Numbers are far harder for children with dyscalculia to grasp than other learners. The relative size of different figures is less obvious to them, and they can be left counting on their fingers long past the age their classmates have stopped.
Although dyscalculia can affect up to 7 per cent of children, they often receive little specialist support from their teachers.
One school which has bucked that trend is St Richard's with St Andrew's Church of England Primary in Richmond. In 2006 its special educational needs co-ordinator, Angela King, asked her former colleague Trish Babtie if she would work part-time as a SEN teacher at the school.
Ms Babtie had a special interest in dyscalculia, as she also worked for a few days a week with Emerson House, a specialist centre in London for children with dyscalculia and dyslexia set up in 1991 by Jane Emerson and the late Dorian Yeo. They had developed successful ways of working with dyscalculic children, built on research done by Professor Brian Butterworth of University College London's Institute of Cognitive Neuroscience.
Ms Babtie says the research showed that children needed to become comfortable with concrete, physical examples of numbers, such as counters and rods, before moving on to pictorial representations and abstract figures. But sometimes their teachers moved to the abstract too quickly. "So they don't develop a stable sense of numbers," she says. "I've met adults with dyscalculia who, when you mention 'maths', start to physically shake."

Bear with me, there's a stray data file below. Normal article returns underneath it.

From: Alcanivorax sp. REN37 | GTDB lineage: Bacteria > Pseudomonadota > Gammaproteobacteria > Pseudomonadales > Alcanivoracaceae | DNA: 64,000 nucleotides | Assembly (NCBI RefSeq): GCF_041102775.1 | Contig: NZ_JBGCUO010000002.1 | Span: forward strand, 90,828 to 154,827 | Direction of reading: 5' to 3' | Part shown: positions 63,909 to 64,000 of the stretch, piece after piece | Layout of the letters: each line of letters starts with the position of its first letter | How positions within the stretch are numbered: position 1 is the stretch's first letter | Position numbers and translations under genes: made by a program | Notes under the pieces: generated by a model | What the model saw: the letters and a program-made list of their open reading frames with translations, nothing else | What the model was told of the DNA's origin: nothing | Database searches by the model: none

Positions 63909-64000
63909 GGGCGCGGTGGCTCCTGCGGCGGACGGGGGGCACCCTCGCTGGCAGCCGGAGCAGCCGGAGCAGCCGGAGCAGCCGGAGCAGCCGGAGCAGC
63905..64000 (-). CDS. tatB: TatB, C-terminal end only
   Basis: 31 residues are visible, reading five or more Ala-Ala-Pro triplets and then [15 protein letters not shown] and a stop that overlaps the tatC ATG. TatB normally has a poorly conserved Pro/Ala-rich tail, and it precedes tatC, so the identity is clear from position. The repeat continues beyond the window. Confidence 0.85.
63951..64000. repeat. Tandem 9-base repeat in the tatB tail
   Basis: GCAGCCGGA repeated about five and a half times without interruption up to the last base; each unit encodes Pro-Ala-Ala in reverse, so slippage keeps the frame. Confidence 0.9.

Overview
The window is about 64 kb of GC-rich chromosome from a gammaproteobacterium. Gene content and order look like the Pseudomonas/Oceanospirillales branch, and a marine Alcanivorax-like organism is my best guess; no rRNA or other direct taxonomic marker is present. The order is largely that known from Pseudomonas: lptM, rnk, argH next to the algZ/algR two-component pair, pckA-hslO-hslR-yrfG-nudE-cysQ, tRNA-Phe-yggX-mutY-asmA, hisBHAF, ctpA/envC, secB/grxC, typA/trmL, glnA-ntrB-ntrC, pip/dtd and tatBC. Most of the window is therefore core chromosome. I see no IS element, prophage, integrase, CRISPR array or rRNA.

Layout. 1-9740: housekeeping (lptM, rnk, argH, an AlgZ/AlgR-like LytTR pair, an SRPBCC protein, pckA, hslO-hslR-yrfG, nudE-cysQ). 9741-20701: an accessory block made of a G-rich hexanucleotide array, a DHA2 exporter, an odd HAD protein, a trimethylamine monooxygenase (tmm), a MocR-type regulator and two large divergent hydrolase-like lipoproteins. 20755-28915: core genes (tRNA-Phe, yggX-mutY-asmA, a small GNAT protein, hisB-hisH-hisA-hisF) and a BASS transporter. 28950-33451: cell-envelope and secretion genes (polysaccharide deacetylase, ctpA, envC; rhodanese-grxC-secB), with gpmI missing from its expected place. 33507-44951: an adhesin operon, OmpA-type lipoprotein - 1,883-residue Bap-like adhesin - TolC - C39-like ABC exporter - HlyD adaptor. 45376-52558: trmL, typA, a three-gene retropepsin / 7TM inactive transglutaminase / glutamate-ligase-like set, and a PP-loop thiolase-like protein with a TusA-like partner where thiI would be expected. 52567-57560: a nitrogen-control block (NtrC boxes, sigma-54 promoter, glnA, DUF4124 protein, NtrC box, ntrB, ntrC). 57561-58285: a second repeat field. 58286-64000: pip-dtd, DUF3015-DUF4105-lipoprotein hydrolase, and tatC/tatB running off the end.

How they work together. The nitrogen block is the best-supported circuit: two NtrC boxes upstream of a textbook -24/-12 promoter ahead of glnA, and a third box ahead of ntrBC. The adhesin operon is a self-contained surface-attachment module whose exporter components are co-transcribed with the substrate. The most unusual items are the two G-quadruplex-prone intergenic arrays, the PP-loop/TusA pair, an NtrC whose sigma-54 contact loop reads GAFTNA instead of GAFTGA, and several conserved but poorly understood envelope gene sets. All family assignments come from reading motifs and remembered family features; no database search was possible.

Her book with Jane Emerson, The Dyscalculia Assessment (Continuum), won best special education resource at last year's BESA Education Resource Awards.
Because of Ms Babtie's work, St Richard's was chosen to help pilot a project where simple, interactive computer games were used to teach basic maths skills.
The Digital Interventions for Dyscalculia and Low Numeracy project was developed by the Institute for Education's London Knowledge Lab.
As part of the research for the scheme, the lab's Professor Diana Laurillard began visiting St Richard's in 2008 and sat in on sessions with dyscalculic pupils. The games, which were then tested at the school, were designed to help children get a firmer grip on numbers. One involves pupils putting together colourful bars that add up to 10, while another helps children adjust the time on a clock-face.
The games are visually simple, to avoid the distractions that can clutter educational programmes and to give pupils more support than just telling them their answer is right or wrong.
Tips from the scheme
Schools can try the games for themselves at
Ms Babtie recommends avoiding other games if they look too visually complicated as they can be distracting.
She also recommends giving pupils plenty of time, as it can take many hours for some concepts to sink in.
Evidence that it works?
A study Professor Butterworth, Professor Laurillard and Sashank Varma published recently in the journal Science ("Dyscalculia: from brain to education", vol 332) described the approach as "promising". It noted that, in a study of two of the games with six and seven-year-olds, "after 10 to 15 minutes of play per school day for three weeks, there was a significant improvement in the tasks practised in both games - namely number comparison". It found that such software also allowed learners to do more practice than they could working only with a teacher.
Approach: Using special games to help pupils with dyscalculia
Leaders: Diana Laurillard at the London Knowledge Lab and Trish Babtie at St Richard's Primary
Name: St Richard's with St Andrew's Church of England Primary
Location: Richmond, Surrey
Intake: 137 pupils aged three to 11. More likely than average to have special educational needs and be eligible for free school meals
Ofsted overall rating: Good.